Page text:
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Friday, June 24, 2016

The Garden in June

 In an attempt to keep my promise to blog more often than once a month, here's my second post for June!! 

Back in the 80's, I used to love making macrame plant hangers. A few years ago, I made some for our patio when we first moved in, but I have hunted high and low and been unable to find them, so I made a few more. Happily I discovered Hobby Lobby have a decent selection of cords, metal rings and beads!

We have three Crepe Myrtles in the garden, but this is the best of them.  Last year a hummingbird could be seen daily perched in the branches, keeping an eye on the feeders.

I know I planted several of this Liatris, but this is the only one that came up (or possibly the others got "weeded" before I realized what they were. It's surrounded by Salvia Greggi and Pineapple Sage.

Here's the Turk's Cap I showed in my last post, happily settling in to its new home. I noticed some volunteer Turk's Cap seedlings under the Southern Wax Myrtle that will need to come out.

Another plant that I think suffered from my early spring "weeding" was Zinnia.  Last year the flower beds were overrun with zinnia, but my vigorous hoeing this spring meant that I ended up having to buy more!

Some of the daylilies are still hanging on and shrugging off the heat now summer is here.

Lots of little joys in this island bed this year.  First, the Hamelia Patens that I thought had died actually came back and is flowering.  Plus the Cosmos and Cleome that I started from seed are doing well (no photos).  Finally, the native milkweed I planted earlier in the year are coming along nicely.  No blooms yet, and they are still small, but I hope the Monarch butterflies will be able to enjoy them for a long time to come.

Here's a long shot of the island bed -- earlier in the week I planted some Dallas Red and Pot of Gold Lantana across the front side.  They will spread and fill in the bare patches as summer draws on and the butterflies will love them in July and August.

I'm so happy I managed to bring the Rose of Sharon (via cuttings) from my previous house.  I just love it's happy blooms, and the bees and hummingbirds love it too :-)

 This next photo is rather deceptive.  Unfortunately our Sam Houston peach tree just isn't living up to its name.  First of all, the tree never properly rooted -- if it weren't for be staked up, it would fall over.  All it's roots are in the top couple of inches and none have ventured down far enough to anchor it.  Too much clay down there I guess, even though we dug a pretty big hole when we planted it.

While this looks like a nice big healthy juicy peach, it's rather small and there's a bruise/hole on the other side.  Update:  I decided to go and check on it today and there was another one near it that wasn't too beaten up so I picked it and ate it.  It was the most delicious peach I have ever eaten!  Sweet, juicy, warm from the sun.  We have to try and save this tree!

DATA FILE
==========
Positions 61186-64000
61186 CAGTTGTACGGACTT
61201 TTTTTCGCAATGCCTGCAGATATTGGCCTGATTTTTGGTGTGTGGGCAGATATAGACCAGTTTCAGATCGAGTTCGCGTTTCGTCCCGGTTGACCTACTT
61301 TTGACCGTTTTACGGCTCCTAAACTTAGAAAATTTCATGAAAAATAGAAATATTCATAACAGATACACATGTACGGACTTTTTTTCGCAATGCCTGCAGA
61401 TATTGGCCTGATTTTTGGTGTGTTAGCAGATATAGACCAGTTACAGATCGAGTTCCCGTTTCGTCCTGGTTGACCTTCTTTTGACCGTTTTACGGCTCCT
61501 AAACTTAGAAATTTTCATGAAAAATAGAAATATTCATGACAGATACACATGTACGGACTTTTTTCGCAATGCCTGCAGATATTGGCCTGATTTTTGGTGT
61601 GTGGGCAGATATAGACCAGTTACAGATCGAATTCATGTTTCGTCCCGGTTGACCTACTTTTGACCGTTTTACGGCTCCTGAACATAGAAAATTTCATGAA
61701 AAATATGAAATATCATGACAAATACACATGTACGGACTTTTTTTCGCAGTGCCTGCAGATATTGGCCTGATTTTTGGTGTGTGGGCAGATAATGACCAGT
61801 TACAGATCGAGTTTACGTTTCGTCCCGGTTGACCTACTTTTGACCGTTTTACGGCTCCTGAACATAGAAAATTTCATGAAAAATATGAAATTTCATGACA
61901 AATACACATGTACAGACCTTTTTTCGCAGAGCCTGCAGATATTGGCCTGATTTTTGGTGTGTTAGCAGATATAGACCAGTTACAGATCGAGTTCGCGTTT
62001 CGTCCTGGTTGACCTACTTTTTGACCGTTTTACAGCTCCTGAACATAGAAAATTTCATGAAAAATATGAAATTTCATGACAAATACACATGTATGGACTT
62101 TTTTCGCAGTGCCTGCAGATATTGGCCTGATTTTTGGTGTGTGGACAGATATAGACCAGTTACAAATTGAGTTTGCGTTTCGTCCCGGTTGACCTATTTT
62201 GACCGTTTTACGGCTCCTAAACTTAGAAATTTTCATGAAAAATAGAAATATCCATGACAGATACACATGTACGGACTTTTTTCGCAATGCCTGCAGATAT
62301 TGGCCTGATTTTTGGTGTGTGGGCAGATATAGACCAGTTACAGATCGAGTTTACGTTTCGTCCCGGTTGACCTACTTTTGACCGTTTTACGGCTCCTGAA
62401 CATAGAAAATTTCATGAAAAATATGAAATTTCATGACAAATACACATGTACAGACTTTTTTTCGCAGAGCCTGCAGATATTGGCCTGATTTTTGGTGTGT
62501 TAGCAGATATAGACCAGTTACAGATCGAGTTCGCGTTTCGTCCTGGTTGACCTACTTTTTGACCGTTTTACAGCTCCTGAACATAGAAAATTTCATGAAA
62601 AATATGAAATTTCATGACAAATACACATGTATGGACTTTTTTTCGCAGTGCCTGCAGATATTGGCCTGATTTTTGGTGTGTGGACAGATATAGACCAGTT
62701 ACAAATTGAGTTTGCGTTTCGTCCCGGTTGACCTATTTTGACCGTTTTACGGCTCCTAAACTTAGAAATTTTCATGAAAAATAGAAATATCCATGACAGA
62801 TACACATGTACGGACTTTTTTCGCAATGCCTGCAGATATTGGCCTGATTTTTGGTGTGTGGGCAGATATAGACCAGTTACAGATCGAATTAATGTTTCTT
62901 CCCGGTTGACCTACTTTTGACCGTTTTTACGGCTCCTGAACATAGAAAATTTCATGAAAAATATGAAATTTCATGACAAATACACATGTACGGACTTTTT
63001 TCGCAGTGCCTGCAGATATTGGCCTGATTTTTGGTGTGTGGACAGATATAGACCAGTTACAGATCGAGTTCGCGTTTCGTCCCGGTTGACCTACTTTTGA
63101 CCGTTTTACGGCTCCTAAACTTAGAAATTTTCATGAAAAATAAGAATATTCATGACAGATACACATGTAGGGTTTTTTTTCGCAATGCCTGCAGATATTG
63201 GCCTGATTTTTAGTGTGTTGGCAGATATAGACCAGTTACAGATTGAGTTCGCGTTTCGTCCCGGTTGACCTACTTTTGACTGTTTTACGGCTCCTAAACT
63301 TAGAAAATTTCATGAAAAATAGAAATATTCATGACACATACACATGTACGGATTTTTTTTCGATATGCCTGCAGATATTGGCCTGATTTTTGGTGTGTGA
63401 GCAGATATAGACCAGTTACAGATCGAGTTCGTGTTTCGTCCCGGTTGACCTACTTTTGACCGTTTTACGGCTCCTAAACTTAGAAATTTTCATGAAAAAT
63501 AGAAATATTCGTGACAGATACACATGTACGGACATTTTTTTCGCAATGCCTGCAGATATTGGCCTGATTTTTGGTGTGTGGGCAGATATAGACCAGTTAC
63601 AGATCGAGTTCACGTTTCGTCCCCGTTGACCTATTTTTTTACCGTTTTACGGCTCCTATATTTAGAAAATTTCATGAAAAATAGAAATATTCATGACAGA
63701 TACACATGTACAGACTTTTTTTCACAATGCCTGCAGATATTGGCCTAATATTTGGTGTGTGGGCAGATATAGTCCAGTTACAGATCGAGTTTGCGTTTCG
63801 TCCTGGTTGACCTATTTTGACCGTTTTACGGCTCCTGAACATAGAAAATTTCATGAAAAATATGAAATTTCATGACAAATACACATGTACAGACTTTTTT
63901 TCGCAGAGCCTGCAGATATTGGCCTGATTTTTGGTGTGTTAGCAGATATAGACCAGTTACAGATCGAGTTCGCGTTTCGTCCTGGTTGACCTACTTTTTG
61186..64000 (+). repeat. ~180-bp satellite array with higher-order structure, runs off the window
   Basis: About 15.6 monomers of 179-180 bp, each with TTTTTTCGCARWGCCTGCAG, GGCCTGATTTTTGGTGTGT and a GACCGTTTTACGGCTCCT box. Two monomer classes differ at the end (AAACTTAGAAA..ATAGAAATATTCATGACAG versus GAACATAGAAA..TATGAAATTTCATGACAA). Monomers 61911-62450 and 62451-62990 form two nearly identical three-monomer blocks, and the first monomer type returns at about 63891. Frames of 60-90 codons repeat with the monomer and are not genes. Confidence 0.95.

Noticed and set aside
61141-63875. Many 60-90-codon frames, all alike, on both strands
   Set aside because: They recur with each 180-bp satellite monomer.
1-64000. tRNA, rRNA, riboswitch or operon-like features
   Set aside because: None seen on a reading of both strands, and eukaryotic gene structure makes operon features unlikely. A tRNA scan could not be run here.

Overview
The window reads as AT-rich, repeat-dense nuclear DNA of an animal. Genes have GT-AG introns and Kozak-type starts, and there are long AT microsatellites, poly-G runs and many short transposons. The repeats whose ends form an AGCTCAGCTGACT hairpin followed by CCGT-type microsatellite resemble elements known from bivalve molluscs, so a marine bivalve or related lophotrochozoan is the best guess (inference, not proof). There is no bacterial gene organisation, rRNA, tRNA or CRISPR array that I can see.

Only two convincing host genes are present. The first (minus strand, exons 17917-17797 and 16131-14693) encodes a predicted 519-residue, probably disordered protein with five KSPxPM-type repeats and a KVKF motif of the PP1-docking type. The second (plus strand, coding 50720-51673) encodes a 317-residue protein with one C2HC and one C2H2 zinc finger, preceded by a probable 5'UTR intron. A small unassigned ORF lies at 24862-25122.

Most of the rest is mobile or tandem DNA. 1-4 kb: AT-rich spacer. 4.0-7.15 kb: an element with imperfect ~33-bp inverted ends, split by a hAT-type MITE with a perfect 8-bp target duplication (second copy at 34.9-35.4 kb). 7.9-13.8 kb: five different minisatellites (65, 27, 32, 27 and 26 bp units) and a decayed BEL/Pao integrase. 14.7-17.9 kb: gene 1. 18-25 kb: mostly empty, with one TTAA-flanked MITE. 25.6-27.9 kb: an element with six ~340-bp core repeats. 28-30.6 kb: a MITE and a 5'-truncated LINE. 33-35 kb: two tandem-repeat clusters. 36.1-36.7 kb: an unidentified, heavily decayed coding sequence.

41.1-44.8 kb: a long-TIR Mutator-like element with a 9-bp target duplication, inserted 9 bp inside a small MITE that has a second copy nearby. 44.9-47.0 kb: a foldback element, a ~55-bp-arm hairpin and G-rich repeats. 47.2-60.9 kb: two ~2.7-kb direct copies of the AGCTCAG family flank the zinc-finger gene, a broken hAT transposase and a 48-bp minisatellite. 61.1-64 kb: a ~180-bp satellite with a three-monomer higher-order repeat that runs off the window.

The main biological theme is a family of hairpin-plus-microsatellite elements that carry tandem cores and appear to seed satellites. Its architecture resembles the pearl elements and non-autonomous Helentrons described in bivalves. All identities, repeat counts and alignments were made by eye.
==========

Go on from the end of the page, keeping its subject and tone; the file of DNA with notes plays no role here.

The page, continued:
That's it for today's post - I hope my dad enjoys it after his comment on my last post!

Today I'm linking up with  the following memes:

Friday Flower Photos hosted by Nick V.
Flower Friday hosted by Aquariann
Today's Flowers hosted by Denise at An English Girl Rambles

Words and photographs by Jayne Wilson, Green and Serene, Jayne's Country Garden.

Thursday, June 16, 2016

The Turk's Cap Gets a New Home

Oops - here I am posting once a month again! I really do need to step it up a bit!

Last Friday I decided to see if I could do some rearranging that I had been wanting to do for quite some time.   My Turk's Cap , Malvaviscus drummondii , was in a container underneath the wax myrtle and had managed to root itself through the drainage holes.  The pot was leaning and the Turk's Cap really needed to be relocated.

As it happens, I have a small raised bed right next to it with only the native honeysuckle and a recently planted mandevilla, which hadn't had a chance to get going yet.  

So the first thing to do was to snip through the Turk's Cap's roots and detach it from it's current located (ever hoping that it doesn't mind the disruption)

As you can see, it's a pretty decent sized plant.  It was definitely time to move on from it's little container.

The next task was to dig a hole for it in the raised bed.  This proved more difficult that I expected.

On a hot and humid day I was trying to dig through a mass of roots which almost proved too much for me.  I ended up getting in there with snippers and cutting roots to enable me to dig a hole big enough for planting.

The roots appeared to be coming from all directions, so I think there was a combination of honeysuckle, Wax Myrtle and even Turk's Cap roots in there.

Anyway, after several breaks of sitting in the shade of the pine tree, and drinking at least a gallon of ice tea, I finally got the Turk's Cap replanted.

I'm really happy with how it fills the raised bed, and it hides the bare lower stems of the native honeysuckle (as well as the "volunteer" millet that the birds planted behind the trellis).

To learn more about Turk's Cap, visit:

The Mandevilla got a new home too.  I planted it in the container that the Turk's Cap came out of (after it was well cleaned, of course) and set it by the trellis on the western fence.

To learn more about Mandeville, visit:

Finally, to let me know she approved of my rearranging the garden, this little hummingbird stopped by.  (she was actually browsing the native honeysuckle while I was taking a break in the shade, but I didn't get a picture until later, when she visited one of the feeders.

I think my gardening for the rest of the summer will be confined to gently pulling weeds, in the early mornings or in the evenings.

No more digging in the heat of the day for me!

Words and photographs by Jayne Wilson, Green and Serene, Jayne's Country Garden.